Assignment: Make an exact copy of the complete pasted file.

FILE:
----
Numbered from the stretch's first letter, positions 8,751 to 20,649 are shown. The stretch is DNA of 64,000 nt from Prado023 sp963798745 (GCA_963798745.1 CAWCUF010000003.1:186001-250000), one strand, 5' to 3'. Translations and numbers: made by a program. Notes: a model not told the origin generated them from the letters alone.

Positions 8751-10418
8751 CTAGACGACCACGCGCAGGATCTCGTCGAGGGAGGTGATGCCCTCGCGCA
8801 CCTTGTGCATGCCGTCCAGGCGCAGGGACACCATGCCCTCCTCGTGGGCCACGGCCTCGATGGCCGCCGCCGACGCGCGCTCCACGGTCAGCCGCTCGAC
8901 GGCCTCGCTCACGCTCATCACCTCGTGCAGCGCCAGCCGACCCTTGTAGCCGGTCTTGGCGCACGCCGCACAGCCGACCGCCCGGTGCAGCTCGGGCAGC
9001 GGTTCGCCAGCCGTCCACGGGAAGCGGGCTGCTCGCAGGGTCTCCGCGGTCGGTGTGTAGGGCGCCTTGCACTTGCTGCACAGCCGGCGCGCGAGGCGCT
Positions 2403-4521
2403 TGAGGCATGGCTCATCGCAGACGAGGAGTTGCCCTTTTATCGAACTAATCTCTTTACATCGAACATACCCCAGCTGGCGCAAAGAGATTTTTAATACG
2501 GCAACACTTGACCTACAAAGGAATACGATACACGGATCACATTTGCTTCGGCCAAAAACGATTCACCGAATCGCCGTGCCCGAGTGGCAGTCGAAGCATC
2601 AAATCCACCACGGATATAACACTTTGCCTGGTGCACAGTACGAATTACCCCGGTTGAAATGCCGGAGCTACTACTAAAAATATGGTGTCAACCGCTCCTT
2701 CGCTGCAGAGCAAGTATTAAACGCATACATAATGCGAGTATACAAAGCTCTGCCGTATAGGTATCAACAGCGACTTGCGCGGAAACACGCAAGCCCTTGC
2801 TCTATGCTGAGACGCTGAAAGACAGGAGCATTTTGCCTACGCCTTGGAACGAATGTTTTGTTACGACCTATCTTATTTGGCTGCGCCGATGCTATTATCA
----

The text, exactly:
Numbered from the stretch's first letter, positions 8,751 to 20,649 are shown. The stretch is DNA of 64,000 nt from Prado023 sp963798745 (GCA_963798745.1 CAWCUF010000003.1:186001-250000), one strand, 5' to 3'. Translations and numbers: made by a program. Notes: a model not told the origin generated them from the letters alone.

Positions 8751-10418
8751 CTAGACGACCACGCGCAGGATCTCGTCGAGGGAGGTGATGCCCTCGCGCA
8801 CCTTGTGCATGCCGTCCAGGCGCAGGGACACCATGCCCTCCTCGTGGGCCACGGCCTCGATGGCCGCCGCCGACGCGCGCTCCACGGTCAGCCGCTCGAC
8901 GGCCTCGCTCACGCTCATCACCTCGTGCAGCGCCAGCCGACCCTTGTAGCCGGTCTTGGCGCACGCCGCACAGCCGACCGCCCGGTGCAGCTCGGGCAGC
9001 GGTTCGCCAGCCGTCCACGGGAAGCGGGCTGCTCGCAGGGTCTCCGCGGTCGGTGTGTAGGGCGCCTTGCACTTGCTGCACAGCCGGCGCGCGAGGCGCT
Positions 2403-4521
2403 TGAGGCATGGCTCATCGCAGACGAGGAGTTGCCCTTTTATCGAACTAATCTCTTTACATCGAACATACCCCAGCTGGCGCAAAGAGATTTTTAATACG
2501 GCAACACTTGACCTACAAAGGAATACGATACACGGATCACATTTGCTTCGGCCAAAAACGATTCACCGAATCGCCGTGCCCGAGTGGCAGTCGAAGCATC
2601 AAATCCACCACGGATATAACACTTTGCCTGGTGCACAGTACGAATTACCCCGGTTGAAATGCCGGAGCTACTACTAAAAATATGGTGTCAACCGCTCCTT
2701 CGCTGCAGAGCAAGTATTAAACGCATACATAATGCGAGTATACAAAGCTCTGCCGTATAGGTATCAACAGCGACTTGCGCGGAAACACGCAAGCCCTTGC
2801 TCTATGCTGAGACGCTGAAAGACAGGAGCATTTTGCCTACGCCTTGGAACGAATGTTTTGTTACGACCTATCTTATTTGGCTGCGCCGATGCTATTATCA